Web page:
He stands within the silent square,
      That square of taste, of gloom;
A heavy weight is on the air,
      Which hangs as o'er a tomb.

It is a tomb which wealth and rank
      Have built themselves around—
The general sympathies have shrank,
      Like flowers on high dry ground.

None heed the wandering boy who sings,
      An orphan though so young;
None think how far the singer brings
      The songs which he has sung.

None cheer him with a kindly look,
      None with a kindly word;
The singer's little pride must brook
      To be unpraised, unheard.

At home, their sweet bird he was styled,
      And oft, when days were long,
His mother call'd her favourite child,
      To sing her favourite song.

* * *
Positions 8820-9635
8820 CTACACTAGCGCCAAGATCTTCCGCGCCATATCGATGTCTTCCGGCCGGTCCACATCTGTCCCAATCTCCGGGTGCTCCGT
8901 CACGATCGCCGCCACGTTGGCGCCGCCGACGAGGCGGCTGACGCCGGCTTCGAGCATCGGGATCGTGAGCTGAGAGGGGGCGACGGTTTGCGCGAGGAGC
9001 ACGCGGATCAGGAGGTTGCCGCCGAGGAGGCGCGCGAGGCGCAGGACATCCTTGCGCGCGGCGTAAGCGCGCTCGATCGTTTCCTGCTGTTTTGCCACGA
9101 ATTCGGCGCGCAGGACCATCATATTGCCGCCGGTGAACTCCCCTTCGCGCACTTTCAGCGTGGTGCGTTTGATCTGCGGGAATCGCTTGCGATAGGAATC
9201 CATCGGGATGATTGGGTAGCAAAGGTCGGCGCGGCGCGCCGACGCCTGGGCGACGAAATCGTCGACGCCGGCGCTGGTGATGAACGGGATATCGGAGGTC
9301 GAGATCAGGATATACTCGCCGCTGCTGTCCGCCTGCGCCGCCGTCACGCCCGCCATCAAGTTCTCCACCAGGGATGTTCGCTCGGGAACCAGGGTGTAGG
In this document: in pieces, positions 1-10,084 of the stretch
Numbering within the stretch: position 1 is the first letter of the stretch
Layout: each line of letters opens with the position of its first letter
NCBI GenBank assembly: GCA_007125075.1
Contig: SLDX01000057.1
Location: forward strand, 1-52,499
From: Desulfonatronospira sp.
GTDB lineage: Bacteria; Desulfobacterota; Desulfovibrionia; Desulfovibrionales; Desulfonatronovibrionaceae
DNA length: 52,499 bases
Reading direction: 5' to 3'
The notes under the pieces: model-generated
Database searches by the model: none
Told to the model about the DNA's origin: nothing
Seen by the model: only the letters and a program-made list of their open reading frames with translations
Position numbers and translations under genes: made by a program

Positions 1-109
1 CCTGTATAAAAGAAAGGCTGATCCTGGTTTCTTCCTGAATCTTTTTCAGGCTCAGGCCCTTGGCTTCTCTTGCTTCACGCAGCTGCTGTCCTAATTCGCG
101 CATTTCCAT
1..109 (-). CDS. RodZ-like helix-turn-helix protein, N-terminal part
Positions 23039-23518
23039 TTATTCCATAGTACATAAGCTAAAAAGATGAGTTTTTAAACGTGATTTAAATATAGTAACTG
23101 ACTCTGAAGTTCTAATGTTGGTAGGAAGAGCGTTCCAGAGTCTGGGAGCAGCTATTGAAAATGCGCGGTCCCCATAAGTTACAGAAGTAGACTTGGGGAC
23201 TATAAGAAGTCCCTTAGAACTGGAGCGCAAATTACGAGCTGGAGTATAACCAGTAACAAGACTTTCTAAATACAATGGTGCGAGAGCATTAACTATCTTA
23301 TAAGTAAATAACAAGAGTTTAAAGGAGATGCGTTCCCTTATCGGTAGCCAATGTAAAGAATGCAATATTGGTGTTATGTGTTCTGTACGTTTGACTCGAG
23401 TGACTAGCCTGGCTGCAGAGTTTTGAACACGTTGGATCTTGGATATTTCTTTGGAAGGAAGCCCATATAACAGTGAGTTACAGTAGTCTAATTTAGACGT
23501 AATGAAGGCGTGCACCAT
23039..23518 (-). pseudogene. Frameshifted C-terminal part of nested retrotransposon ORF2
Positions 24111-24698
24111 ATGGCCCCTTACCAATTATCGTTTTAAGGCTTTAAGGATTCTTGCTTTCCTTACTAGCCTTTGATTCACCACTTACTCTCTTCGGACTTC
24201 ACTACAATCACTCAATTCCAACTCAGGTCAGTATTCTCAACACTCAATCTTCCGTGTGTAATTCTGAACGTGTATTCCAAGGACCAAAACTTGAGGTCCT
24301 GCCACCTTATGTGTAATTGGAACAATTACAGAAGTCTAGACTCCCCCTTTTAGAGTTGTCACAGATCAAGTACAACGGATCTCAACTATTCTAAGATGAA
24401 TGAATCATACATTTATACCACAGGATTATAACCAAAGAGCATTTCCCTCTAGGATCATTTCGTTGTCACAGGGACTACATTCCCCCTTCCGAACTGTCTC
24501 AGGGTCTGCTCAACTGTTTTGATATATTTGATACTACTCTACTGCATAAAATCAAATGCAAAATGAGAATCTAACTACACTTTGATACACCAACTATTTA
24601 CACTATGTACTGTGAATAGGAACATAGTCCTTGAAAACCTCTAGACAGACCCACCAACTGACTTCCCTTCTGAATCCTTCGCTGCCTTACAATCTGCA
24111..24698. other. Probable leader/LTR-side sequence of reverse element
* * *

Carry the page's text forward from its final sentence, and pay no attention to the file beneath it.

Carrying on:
He wanders now through weary streets,
      Till cheek and eye are dim;
How little sympathy he meets,
      For music or for him.

Sudden his dark brown cheek grows bright,
      His dark eyes fill with glee,
Cover'd with blossoms snowy-white,
      He sees an orange tree.

No more the toil-worn face is pale,
      No faltering step is sad;
He sees his distant native vale,
      He sees it, and is glad.

He sees the squirrel climb the pine,
      The doves fly through the dell,
The purple clusters of the vine;
      He hears the vesper bell.

His heart is full of hope and home,
      Toil, travel, are no more;
And he has happy hours to come
      Beside his father's door.

O charm of natural influence!
      But for thy lovely ties,
Never might the world-wearied sense
      Above the present rise.

Bless'd be thy magic everywhere,
      O Nature, gentle mother;
How kindlier is for us thy care,
      Than ours is for each other.             [305-06]

Related material: Other “Scenes from London”


Landon, Latitia E. The Poetical Works of Miss Landon. Philadelphia: E.L. Cary and A. Hart, 1839. Hathi Trust Digital Library version of a copy in the New York Public Library. Web. 17 July 2020.

Last modified 17 July 2020